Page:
During reading, word recognition speed is influenced by the amount of orthographic overlap with surrounding words. The nature of this phenomenon is not understood: some theories attribute it to low-level visual operations (i.e., parafoveal feature detectors influencing foveal letter detectors), whereas other theories assume that orthographic processing (i.e., letter position coding and word activation) occurs across multiple words in parallel. To arbitrate between these theories, we used electroencephalography to reveal the time course of orthographic spatial integration in a lexical decision task. Foveal target words were flanked on each side by parafoveal words, manipulated across three conditions: repetition flankers (e.g. rock rock rock), unrelated flankers (step rock step) and a no-flanker condition. Linear mixed-effect models were constructed to analyze EEG data on a trial-by-trial basis. Word recognition was worse in the unrelated flanker condition than in the repetition and no-flanker conditions. This behavioral pattern was accompanied by increased negativity in the N250 and N400 windows, associated with the activation of sub-lexical and lexico-semantic representations, respectively. Crucially, the absence of effects prior to 200 ms post-stimulus onset provides evidence against the involvement of low-level visual processes. We conclude that orthographic spatial integration is driven by parallel processing of multiple words, which leads to the activation of a larger set of sub-lexical nodes and more difficult processing at the lexical level when those words are orthographically unrelated.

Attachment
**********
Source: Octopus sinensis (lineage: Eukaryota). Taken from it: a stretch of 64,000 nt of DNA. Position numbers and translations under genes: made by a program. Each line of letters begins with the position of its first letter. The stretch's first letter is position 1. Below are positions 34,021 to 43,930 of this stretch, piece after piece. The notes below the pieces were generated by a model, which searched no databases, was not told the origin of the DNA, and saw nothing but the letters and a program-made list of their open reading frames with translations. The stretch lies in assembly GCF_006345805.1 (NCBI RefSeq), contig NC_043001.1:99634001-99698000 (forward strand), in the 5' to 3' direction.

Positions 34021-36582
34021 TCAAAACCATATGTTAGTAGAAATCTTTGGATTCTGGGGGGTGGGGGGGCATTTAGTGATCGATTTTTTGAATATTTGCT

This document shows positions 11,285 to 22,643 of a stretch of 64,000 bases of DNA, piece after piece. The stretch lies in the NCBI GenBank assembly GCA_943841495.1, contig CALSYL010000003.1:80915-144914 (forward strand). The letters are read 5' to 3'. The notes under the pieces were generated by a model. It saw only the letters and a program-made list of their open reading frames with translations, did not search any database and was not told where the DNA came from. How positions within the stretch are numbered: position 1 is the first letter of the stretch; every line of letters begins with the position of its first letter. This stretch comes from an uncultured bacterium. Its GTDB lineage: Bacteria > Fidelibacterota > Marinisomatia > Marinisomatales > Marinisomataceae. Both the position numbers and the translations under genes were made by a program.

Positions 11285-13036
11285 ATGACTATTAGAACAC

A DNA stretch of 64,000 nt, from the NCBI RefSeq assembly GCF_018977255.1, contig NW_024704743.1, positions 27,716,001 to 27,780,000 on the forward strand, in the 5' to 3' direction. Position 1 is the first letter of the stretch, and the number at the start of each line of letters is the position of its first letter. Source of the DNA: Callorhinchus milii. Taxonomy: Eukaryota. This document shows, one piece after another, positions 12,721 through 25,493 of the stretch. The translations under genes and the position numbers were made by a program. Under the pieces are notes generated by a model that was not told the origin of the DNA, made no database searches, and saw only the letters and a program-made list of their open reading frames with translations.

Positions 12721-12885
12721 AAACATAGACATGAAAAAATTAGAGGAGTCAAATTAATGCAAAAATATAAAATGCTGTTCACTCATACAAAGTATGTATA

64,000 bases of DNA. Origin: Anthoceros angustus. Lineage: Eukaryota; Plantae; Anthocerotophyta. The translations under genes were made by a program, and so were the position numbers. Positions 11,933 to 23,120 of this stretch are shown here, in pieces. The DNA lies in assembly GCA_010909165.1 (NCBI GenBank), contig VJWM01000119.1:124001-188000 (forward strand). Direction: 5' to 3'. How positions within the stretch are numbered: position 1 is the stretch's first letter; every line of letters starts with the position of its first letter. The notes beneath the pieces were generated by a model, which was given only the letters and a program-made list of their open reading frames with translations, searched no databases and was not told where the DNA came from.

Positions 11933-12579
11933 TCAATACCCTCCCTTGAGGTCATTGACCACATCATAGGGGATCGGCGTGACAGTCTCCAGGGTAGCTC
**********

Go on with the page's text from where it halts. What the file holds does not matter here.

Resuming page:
|Number of pages||8|
|Early online date||16 Apr 2019|
|Publication status||Published - Jun 2019|